Who can blame Lord Reay (whoever he was) for sitting here all day long?

Now it was time to retrace my steps to pt 869, to head out along the rough rocky top of A' Cheir Gorm - an exhilarating scramble.

Returned then to the col to descend NW down steep screes into a boulder-filled coire below.  It was actually possible on this slope to stand still, and find that I was still moving slowly downhill on the "whispering screes"!  

As Ralph Storer puts it very eloquently in his guidebook '50 Best Routes on the Scottish Mountains': "descend mobile slopes on the north side - please leave some mountain behind for the next person"!

From the rocky coire, a small path led into the beautiful Coire Duail, then down to the track through Strath Dionard.  A 4 mile hike back was a tiresome end to a wonderful day.  

PS There used to be a rather discouraging "No Cycling" sign at the end of the Strath Dionard track at Gualin Lodge.  Hopefully, with the improved access rights, this has now gone.  If so, a cycle along this track as far as the outflow form Coire Duail would improve this walk immensely.

(written 04/01/10)

Tuesday, 6 July 2004

Summer 2004 - the far north (part 2)

6th July 2004 - Ben Hope

A little cloud on the hills today, but it looked like it would burn off, so we set off (from our campsite at Melness) to climb Ben Hope - the most northerly Munro.  

We decided to take the "tourist route" - which proved to be a very steep muddy ascent to begin with (right), until we reached drier ground on the upper slopes.  

We followed the path all the way as it zig-zagged up toward the broad summit plateau (reached at 2pm after 3 hours of walking). 

Glad to sit down for a rest, lunch and a sunbathe (the cloud had indeed lifted off).

Took a wee walk along to the top of the north ridge (above the "bad step") for the fantastic view out north and west (left) as far as Cape Wrath.

Decided to descend across the plateau to the SE top for the views to the east, then down a broad tongue towards the long southern ridge, Leitir Mhuiseil.

View from Leitir Mhuiseil, looking back up to the summit (left) and SE top (right).

Followed the undulating escarpment, with fine views from its cliff edge over Strathmore below, then gradually descended to the top of the Allt na Cailleach waterfall (below).

Descended steeply back to the road, for our 2km walk back to the car.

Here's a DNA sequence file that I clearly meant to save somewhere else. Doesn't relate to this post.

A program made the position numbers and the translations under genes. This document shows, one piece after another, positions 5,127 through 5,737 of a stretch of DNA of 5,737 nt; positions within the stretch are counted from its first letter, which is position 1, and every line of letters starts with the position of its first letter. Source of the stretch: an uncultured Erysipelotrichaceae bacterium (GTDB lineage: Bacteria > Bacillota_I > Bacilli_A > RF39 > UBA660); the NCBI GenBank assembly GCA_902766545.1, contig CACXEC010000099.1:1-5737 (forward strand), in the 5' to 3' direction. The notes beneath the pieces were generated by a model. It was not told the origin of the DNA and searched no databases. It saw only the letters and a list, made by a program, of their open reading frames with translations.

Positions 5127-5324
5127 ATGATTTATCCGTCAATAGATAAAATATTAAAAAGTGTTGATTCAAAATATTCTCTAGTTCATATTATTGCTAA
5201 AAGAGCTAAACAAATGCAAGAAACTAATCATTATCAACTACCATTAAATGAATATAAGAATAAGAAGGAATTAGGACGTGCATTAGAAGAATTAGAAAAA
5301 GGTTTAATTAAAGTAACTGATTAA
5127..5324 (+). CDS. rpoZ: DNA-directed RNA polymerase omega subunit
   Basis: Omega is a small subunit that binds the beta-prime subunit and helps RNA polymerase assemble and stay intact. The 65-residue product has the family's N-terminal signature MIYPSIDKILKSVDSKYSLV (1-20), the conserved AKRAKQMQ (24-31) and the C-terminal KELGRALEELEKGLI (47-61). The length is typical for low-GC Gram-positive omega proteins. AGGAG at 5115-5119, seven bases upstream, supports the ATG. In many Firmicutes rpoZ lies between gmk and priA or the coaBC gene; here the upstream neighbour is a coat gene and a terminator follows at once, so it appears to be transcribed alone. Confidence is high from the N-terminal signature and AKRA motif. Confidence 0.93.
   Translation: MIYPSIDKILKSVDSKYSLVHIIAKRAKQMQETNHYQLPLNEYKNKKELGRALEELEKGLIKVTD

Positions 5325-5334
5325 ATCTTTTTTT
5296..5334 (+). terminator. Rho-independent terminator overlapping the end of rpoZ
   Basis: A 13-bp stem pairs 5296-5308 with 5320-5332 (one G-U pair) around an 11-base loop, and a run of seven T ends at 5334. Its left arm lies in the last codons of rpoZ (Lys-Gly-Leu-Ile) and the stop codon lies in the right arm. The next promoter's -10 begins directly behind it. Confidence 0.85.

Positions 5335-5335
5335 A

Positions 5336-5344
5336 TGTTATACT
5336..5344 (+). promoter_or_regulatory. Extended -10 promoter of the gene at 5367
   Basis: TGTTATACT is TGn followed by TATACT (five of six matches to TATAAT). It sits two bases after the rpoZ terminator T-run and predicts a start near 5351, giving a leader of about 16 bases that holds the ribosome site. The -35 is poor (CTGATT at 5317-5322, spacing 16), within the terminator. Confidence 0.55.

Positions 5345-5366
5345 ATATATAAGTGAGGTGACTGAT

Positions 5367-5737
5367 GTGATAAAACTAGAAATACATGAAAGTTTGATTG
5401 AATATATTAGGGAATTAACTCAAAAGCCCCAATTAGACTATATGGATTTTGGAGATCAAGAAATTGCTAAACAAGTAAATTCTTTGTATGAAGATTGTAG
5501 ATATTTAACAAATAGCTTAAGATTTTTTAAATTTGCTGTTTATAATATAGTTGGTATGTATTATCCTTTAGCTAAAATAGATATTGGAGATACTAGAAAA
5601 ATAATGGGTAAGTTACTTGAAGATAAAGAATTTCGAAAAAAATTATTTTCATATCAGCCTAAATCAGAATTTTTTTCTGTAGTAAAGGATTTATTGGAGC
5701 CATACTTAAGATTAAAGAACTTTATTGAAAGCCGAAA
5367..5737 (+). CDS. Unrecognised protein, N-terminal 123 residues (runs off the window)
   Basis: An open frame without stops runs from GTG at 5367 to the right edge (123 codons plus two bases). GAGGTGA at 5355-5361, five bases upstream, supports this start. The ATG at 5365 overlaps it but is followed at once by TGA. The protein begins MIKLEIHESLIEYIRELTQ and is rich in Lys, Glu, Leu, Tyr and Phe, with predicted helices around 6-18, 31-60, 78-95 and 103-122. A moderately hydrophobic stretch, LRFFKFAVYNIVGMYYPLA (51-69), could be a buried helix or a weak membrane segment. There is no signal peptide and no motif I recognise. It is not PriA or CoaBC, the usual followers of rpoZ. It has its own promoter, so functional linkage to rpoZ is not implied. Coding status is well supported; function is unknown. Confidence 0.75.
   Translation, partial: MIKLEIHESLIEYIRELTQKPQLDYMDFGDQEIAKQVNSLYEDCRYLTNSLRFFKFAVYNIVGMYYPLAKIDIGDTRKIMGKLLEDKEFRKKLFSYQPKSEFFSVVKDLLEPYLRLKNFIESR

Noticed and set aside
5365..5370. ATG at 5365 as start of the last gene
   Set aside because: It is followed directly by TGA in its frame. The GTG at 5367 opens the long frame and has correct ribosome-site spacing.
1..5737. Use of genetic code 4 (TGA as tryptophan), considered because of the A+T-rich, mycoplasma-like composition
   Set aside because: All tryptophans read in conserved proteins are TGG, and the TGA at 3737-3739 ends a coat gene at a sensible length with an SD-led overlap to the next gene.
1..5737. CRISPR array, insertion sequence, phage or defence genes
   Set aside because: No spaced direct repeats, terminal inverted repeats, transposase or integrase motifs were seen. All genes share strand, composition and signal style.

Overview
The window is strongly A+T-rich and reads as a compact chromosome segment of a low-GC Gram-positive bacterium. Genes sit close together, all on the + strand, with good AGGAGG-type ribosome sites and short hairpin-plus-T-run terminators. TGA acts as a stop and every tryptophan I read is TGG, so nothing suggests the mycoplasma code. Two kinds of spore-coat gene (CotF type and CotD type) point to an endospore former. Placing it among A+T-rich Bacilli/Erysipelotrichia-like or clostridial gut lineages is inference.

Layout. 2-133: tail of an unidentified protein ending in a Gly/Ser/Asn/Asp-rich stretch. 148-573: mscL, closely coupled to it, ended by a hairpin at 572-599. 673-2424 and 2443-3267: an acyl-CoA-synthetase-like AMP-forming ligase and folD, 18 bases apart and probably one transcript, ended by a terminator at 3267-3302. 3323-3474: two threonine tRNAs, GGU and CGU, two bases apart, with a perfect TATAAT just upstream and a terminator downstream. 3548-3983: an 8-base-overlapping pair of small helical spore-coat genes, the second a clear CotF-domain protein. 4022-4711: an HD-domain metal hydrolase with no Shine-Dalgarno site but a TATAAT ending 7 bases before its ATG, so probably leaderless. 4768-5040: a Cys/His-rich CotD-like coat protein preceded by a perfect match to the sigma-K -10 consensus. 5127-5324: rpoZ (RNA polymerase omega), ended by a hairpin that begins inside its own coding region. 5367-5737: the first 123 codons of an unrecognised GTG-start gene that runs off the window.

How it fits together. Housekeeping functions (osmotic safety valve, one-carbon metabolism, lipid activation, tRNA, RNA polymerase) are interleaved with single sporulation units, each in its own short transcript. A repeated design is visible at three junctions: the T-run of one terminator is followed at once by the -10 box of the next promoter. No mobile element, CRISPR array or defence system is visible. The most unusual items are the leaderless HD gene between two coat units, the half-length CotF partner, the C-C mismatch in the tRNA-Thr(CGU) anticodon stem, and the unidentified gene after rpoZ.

As we walked along, a police car approached and stopped.  "Have you seen a lady walker on her own - reported missing by her male companion form near the summit?"  "No, but we'll watch out"  

We both immediately thought "Jill!" (see yesterday's blog).  Back at the car, I looked up the path, to see a lone figure descending.  Might be her, so I headed off up the path.  It was - and she was completely oblivious to the alarm that she had raised!

No mobile signal, so we headed out of the valley, and phoned the police, from the big house at the end of the road, to call off the mountain rescue!

Evening view of Ben Hope

(written 03/01/10)

Monday, 5 July 2004

Summer 2004 - the far north (part 1)

July 2004 - Anne and I set off with tent for a couple of weeks in the far north, and were blessed with excellent weather.  Here's what we achieved:

4th July  Ben Klibreck

Parked on the A836 at the footbridge just north of Vagastie.  Headed across boggy ground, gradually rising up to the broad ridge of Ben Klibreck.  Followed a nice wee path along west side of ridge then final steep climb to Meall nan Con (M167).  

New boots still not comfortable!

Ben Loyal from Ben Klibreck:

5th July Ben Loyal

Not a Munro, but surely one of the best hills in Scotland - especially when viewed from the the Kyle of Tongue (left) - and deserving of its nickname "Queen of Mountains" 

From left to right: 
Sgor Chaonasaid (708m), 
An Caisteal (764m), 
Sgor a' Bhatain (700m), 
Sgor A'Chleirich (642m) and 
Sgurr Fhionnaich (568m).

We started off by bike, but could only manage a short distance beyond Ribigill Farm, then continued on foot across the moor.  The river was full, but we managed  to cross dry shod on a fallen tree!  From Cunside, a steep muddy ascent to the coire, then up steeper (but dry) grassy slopes to Sgor Chaonasaid.  Navigation was a bit confusing in mist, but this lifted as we walked across the grassy plateau over to Sgor a' Bhatain (right), and the views opened up nicely.  

We enjoyed some scrambling on the rocks, then continued to the huge rocky summit block of An Caisteal.   

Chatted to a couple on the summit - earlier we had met the chap looking for "Jill" who had gone wandering off on her own.  (see tomorrow's post for continuation of that particular story!)

Meanwhile we continued on along grassy slopes over Heddle's Top (Beinn Bheag), and round to Sgor a' Chleirich.

This final top is a superb viewpoint, looking across to Sgurr Fhionnaich (right).  Returning to the col, we dropped into the coire below An Caisteal, then negotiated our way down through the crags and woods to the flat lands below.  The next trick was to cross the Allt Lon Malmsaig - only a burn, but it had been channelled into a just-too-wide-to-jump canal.  We found an old plank long enough to stretch across, and strong enough to get 1.5 of us across!  I ended up with wet legs!  Anyway, it was a warm day, so the experience wasn't too unpleasant.   

The final challenge was extricating the bikes from the centre of a herd of cows!

(written 03/01/10)